A series of autonomous ultralight micro air vehicles, called DelFly, flap their wings like a fruit fly, and could serve many applications.
By definition, an ornithopter is any aircraft that lifts by flapping wings, mimicking the way birds fly.
Coming from the Greek “Ornithos” that means “bird” and “Pteron” for “wing”, the name ornithopter, however, extends to aircraft that copy the flight of insects.
The Micro Air Vehicle Lab (MAVLab) at the Delft University of Technology develops, micro air vehicles (MAV), or tiny flying robots inspired by insects.
MAVLab Engineers based their micro air vehicles, or ornithopters, on the fruit fly.
The DelFly I
The concept for MAVLab project DelFly goes back to 2005, when the first MAV was born, DelFly I.
With its 50-cm wingspan, DelFly I was more like a big bird than an insect, but still managed to be lightweight at 21 grams and flies while carrying a camera.
DelFly I was the first micro air vehicle with a camera, and the first of a long line of tiny winged robots.
The DelFly II
In 2007, the second member of the DelFly family followed, simply called DelFly II.
DelFly II was smaller, with a 28-cm wingspan than its predecessor and also lighter, weighing just 16 grams.
The new design also improves flight capabilities as DelFly II can fly both forward with 7 m/s speed and backward at a slower speed of 1 m/s.
Autonomy is another area where the DelFly I successor improves, being able to fly for 15 minutes.
The DelFly Micro
Soon after the DelFly II, in 2008, MAVLab engineers released DelFly Micro.
As you can infer from the name, DelFly Micro excels in the size area, with a wingspan of 10 cm, and an ultralight weight of just 3.07 grams.
DelFly Micro can flap its wings and stay in the air for just 3 minutes, but autonomy isn’t its focus.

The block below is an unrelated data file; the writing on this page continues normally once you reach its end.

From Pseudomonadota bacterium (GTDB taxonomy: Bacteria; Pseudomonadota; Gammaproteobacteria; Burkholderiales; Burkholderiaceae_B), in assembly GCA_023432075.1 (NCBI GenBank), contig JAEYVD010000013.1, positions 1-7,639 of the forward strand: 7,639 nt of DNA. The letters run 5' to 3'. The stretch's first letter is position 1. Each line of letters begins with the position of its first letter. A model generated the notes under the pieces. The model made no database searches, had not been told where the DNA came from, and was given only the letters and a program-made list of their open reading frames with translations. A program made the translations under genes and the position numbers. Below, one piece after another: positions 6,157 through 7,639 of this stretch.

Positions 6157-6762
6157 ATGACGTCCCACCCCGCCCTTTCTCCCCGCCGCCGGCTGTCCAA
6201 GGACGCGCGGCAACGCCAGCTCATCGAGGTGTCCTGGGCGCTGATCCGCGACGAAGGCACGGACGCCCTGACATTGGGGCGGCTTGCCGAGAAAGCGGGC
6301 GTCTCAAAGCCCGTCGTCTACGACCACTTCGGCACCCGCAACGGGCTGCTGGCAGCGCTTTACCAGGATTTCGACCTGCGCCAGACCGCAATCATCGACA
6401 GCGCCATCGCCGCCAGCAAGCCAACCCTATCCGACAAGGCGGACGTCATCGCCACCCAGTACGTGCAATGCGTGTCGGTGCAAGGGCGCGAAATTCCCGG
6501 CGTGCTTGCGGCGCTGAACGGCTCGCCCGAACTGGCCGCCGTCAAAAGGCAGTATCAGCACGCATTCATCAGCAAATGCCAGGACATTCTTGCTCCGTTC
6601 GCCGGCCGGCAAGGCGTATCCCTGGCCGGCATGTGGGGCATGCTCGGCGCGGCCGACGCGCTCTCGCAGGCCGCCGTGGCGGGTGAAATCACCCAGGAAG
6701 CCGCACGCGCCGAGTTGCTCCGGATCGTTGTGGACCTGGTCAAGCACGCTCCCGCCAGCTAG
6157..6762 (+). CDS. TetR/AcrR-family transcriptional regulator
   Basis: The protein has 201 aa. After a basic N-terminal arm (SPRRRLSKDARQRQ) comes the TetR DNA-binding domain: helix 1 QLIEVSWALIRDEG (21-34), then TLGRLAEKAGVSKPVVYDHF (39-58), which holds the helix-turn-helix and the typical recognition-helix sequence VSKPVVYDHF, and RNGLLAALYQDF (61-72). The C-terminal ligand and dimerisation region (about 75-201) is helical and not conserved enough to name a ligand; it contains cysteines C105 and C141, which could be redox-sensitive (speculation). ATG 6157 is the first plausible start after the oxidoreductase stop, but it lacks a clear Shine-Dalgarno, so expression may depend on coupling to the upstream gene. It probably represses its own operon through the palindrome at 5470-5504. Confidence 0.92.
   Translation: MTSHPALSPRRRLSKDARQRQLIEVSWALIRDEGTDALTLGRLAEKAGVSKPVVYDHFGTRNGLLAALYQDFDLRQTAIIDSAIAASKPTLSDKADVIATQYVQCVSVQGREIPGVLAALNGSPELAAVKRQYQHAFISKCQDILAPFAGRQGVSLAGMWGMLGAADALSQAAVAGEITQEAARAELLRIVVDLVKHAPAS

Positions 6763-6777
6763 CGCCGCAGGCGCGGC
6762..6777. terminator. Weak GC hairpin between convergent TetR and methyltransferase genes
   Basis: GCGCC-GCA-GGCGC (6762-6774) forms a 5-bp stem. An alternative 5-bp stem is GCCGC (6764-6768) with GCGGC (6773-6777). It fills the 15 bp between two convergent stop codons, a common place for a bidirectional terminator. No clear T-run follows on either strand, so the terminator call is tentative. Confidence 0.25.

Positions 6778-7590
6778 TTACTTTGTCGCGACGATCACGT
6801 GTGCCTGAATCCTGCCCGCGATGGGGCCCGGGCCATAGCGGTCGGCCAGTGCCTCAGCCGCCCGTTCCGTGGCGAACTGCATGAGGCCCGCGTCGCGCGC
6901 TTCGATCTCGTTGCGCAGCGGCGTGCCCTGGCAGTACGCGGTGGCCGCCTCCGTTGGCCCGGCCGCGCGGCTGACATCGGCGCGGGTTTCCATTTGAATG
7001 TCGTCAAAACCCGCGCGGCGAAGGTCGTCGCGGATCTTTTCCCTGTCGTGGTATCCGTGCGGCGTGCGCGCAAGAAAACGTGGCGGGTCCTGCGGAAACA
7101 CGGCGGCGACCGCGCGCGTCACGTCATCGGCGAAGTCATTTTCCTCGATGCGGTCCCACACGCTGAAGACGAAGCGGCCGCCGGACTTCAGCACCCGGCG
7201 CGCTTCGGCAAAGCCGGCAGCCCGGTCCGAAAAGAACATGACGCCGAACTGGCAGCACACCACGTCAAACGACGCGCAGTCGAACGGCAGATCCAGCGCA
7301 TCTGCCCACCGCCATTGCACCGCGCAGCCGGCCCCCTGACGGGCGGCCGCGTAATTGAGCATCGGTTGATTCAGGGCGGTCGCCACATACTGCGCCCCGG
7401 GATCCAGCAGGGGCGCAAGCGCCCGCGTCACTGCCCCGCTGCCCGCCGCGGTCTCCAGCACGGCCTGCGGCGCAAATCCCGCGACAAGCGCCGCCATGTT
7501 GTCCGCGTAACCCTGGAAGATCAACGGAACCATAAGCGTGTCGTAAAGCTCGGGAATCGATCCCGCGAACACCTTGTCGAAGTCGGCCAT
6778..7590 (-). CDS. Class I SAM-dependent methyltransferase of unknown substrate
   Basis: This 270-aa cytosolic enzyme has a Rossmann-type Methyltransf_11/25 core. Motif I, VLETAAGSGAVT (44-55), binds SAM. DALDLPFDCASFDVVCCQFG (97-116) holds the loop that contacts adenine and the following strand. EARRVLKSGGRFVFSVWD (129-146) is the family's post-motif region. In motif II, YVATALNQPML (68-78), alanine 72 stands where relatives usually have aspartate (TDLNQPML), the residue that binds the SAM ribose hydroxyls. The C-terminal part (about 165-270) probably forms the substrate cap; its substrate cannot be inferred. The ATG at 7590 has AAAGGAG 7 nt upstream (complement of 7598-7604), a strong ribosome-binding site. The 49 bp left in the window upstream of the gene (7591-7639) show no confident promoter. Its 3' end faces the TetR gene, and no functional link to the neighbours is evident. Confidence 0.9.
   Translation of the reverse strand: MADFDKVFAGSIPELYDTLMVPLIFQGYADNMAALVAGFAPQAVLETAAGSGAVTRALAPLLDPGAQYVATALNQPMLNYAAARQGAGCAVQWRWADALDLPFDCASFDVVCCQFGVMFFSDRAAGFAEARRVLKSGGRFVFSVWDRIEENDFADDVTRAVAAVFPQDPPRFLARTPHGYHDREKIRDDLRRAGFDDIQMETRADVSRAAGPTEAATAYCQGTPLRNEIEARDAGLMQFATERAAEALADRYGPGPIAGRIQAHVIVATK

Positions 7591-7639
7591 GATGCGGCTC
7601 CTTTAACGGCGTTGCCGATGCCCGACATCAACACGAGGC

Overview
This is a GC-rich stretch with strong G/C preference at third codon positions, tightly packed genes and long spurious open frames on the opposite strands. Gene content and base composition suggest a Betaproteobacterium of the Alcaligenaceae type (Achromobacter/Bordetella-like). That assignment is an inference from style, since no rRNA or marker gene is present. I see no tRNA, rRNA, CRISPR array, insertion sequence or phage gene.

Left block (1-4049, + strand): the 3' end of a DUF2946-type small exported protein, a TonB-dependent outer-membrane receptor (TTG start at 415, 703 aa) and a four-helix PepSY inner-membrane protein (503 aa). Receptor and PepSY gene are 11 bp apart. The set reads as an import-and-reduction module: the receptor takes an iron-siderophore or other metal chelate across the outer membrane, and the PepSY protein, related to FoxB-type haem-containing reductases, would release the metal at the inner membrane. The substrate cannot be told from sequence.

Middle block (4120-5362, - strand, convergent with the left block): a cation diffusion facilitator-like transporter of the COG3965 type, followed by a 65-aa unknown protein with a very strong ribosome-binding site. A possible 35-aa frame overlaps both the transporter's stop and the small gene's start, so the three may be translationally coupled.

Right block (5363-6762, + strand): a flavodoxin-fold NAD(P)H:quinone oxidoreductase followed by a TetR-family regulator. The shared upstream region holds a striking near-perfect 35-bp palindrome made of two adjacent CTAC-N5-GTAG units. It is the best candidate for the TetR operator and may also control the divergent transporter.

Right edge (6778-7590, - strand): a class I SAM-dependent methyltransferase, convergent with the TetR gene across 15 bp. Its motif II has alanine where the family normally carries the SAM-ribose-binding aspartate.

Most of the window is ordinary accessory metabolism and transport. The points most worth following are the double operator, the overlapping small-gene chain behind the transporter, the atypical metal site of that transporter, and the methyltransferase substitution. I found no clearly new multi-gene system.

In 2009, the Guinness Book of Records declared DelFly Micro as the “Smallest camera plane”.
The DelFly Explorer
MAVLab scientists like their tiny robotic flappers, because they followed with yet another DelFly design in 2013.
Weighing just 20g, the DelFly Explorer is capable of flying autonomously by flapping its wings like a real insect, instead of relying on rotors.
DelFly Explorer doesn’t need any help once its on. It flies on its own, avoids obstacles, while transmittting images using a technology called stereo vision.
The DelFly Nimble
Now, researchers over at MAVLab have taken their quad-wing robotic flappers a step further.
DelFly Nimble is the latest iteration of the DelFly series.
The four wings of the DelFly Nimble are independently actuated, allowing it to be super agile at hovering and flying in any direction: forward/backward, up/down, or sideways.
Unlike the previous versions, DelFly Nimble has no tail that usually carries control surfaces that enable engineers to monitor the flight, instead, “it is controlled through insect-inspired adjustments of motion of its two pairs of flapping wings. The lack of the tail makes the DelFly Nimble less vulnerable to damage and highly agile, allowing also outdoors operation in light winds.”
Micro Air Vehicle Uses
MAVLab says its wing-flapping tiny robots are “ready for many real-world tasks”, which is not very specific.
Flying robots like DelFly allow experts to understand the flight dynamics of insects, and that’s a good start.
Micro air vehicles (MAVs) can do a lot more than just catering to the three Ds ─Dull, Dirty, Dangerous─ uses that come to mind when drones in general and MAVs in particular are brought up.
MAVs applications can be more functional. For example, MAVs can accomplish various inspection tasks.
Because they’re small, autonomous, and agile at flying, MAVs like DelFly can be sent into enclosed inaccessible places, like greenhouses. Or dangerous places, like mines, or in between the rubble to look for trapped victims after an earthquake.
And because MAVs can live-stream in real time while flying, the applications here are the same as drones, albeit MAVs can go where bigger drones can’t.